Well-meaning American academics are taking us a step closer to the world of George Orwell's Animal Farm, but without the author's love for plain English. US academic editors of the new 'Journal for Animal Ethics' are calling for new "animal language" that avoids using traditional terms such as 'pet' and 'wild'. Their aim is to improve relationships between humans and the wider world of animals.
Plain English Campaign receives daily complaints from the public about gobbledygook language. Some feature the documents written by academics, or the jargon of science, that is transferred into our everyday lives in public information. But so far we have not received complaints about terms such as 'beast' or 'pest', from any animal, other than the highly intelligent species at the University of Illinois.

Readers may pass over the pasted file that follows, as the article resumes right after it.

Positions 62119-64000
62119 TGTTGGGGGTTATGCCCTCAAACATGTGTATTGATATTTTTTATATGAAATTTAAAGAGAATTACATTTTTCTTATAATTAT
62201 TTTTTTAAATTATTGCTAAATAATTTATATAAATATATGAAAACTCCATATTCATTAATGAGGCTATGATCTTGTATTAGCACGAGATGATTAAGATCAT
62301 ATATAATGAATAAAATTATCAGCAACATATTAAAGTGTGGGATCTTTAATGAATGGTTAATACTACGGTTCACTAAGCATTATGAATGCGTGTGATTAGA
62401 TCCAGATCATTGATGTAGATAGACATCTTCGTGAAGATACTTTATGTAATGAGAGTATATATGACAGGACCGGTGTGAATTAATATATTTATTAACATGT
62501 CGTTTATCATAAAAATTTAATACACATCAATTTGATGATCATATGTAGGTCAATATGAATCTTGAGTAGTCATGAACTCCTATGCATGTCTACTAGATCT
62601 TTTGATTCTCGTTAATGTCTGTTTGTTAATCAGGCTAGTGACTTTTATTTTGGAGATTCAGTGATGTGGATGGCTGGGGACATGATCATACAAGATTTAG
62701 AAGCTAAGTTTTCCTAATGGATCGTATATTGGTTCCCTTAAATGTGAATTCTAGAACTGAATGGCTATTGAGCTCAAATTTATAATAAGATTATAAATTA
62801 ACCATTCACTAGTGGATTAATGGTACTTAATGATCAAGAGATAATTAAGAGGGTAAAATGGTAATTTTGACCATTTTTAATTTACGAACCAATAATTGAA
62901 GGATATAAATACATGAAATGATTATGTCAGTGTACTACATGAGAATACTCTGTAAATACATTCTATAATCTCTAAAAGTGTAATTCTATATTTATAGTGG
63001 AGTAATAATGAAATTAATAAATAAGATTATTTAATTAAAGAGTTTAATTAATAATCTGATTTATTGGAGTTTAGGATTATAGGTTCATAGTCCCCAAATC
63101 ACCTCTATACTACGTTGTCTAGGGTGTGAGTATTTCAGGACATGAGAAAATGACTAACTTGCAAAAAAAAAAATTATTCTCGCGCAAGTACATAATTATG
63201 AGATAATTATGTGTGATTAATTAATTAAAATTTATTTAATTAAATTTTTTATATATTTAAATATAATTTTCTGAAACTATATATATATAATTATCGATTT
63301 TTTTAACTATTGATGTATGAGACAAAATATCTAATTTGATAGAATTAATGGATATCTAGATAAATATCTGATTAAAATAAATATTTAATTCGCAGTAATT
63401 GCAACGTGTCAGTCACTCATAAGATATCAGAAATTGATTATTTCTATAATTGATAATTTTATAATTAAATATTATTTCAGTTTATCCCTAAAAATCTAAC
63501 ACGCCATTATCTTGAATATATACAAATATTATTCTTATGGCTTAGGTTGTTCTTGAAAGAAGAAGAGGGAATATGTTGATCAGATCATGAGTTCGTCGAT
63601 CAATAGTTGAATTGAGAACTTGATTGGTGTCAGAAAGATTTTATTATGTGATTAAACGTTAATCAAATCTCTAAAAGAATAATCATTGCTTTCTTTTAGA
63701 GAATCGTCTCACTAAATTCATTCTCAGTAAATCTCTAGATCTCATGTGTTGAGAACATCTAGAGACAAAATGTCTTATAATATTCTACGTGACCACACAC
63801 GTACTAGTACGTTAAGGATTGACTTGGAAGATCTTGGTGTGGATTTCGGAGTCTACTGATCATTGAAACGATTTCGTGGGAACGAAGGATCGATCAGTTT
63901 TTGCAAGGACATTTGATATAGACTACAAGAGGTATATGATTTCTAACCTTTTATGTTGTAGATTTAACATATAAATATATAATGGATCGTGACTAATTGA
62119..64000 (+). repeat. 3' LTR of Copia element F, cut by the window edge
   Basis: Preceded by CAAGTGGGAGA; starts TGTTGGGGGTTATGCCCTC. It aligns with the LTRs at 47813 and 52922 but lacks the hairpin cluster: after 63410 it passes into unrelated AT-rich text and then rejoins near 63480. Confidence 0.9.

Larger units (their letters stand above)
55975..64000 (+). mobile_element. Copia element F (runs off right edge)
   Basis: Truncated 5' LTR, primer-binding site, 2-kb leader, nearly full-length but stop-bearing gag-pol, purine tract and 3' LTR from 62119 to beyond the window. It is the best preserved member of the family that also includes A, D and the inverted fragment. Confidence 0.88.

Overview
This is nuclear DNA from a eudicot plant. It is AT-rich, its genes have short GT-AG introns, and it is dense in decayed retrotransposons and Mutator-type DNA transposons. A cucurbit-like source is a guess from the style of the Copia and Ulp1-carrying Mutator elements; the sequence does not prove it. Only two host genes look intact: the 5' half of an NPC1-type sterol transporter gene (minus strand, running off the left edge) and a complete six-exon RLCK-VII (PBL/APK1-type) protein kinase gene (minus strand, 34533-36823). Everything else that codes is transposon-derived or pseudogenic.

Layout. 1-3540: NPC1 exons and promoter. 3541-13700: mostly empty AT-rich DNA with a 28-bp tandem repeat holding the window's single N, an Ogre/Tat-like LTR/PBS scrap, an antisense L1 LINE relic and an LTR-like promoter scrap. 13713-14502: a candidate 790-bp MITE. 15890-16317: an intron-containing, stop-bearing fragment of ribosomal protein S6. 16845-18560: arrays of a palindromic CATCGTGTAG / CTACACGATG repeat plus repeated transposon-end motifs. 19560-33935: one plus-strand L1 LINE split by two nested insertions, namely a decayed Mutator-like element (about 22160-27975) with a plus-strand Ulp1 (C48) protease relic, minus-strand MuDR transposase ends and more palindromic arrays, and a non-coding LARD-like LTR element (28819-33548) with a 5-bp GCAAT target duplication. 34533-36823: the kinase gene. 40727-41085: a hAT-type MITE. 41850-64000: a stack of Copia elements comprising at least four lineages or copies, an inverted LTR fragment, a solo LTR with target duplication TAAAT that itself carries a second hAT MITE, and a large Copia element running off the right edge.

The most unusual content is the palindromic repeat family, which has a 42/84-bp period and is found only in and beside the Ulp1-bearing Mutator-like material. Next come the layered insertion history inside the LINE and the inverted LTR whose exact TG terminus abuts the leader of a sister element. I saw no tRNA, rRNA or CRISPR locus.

Chrissie Maher OBE, founder of Plain English Campaign says, "Many people worldwide are doing their best to bring about positive change for the more vulnerable, and that includes our family pets and animal life. But I'm not so sure that the cows at the end of our lane fully appreciate this political correctness. We need plain common sense and respect, not new labels."
The campaign's long established annual awards for the Golden Bulls of jargon and gobbledygook are now under consideration for renaming in fear that the title could over-inflate the egos of our four-legged friends.
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